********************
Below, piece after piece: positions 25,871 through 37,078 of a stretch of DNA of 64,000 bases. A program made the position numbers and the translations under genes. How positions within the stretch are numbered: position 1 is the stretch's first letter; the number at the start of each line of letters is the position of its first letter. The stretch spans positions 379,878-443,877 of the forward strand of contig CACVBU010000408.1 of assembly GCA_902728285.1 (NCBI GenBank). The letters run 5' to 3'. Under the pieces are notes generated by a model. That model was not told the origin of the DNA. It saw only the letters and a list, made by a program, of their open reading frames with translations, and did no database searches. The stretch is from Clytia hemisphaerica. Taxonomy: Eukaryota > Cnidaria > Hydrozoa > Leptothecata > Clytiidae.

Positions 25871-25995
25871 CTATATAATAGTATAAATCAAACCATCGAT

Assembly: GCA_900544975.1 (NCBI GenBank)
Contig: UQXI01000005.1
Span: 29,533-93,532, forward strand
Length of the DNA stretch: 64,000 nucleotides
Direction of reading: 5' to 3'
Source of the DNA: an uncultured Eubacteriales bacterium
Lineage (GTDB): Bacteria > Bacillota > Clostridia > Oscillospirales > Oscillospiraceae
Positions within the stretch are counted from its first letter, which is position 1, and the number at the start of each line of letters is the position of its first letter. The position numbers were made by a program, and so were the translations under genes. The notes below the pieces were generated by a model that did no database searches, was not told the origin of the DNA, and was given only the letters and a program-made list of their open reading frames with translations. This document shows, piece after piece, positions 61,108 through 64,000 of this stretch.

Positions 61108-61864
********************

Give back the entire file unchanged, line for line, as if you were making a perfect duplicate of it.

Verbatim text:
Below, piece after piece: positions 25,871 through 37,078 of a stretch of DNA of 64,000 bases. A program made the position numbers and the translations under genes. How positions within the stretch are numbered: position 1 is the stretch's first letter; the number at the start of each line of letters is the position of its first letter. The stretch spans positions 379,878-443,877 of the forward strand of contig CACVBU010000408.1 of assembly GCA_902728285.1 (NCBI GenBank). The letters run 5' to 3'. Under the pieces are notes generated by a model. That model was not told the origin of the DNA. It saw only the letters and a list, made by a program, of their open reading frames with translations, and did no database searches. The stretch is from Clytia hemisphaerica. Taxonomy: Eukaryota > Cnidaria > Hydrozoa > Leptothecata > Clytiidae.

Positions 25871-25995
25871 CTATATAATAGTATAAATCAAACCATCGAT

Assembly: GCA_900544975.1 (NCBI GenBank)
Contig: UQXI01000005.1
Span: 29,533-93,532, forward strand
Length of the DNA stretch: 64,000 nucleotides
Direction of reading: 5' to 3'
Source of the DNA: an uncultured Eubacteriales bacterium
Lineage (GTDB): Bacteria > Bacillota > Clostridia > Oscillospirales > Oscillospiraceae
Positions within the stretch are counted from its first letter, which is position 1, and the number at the start of each line of letters is the position of its first letter. The position numbers were made by a program, and so were the translations under genes. The notes below the pieces were generated by a model that did no database searches, was not told the origin of the DNA, and was given only the letters and a program-made list of their open reading frames with translations. This document shows, piece after piece, positions 61,108 through 64,000 of this stretch.

Positions 61108-61864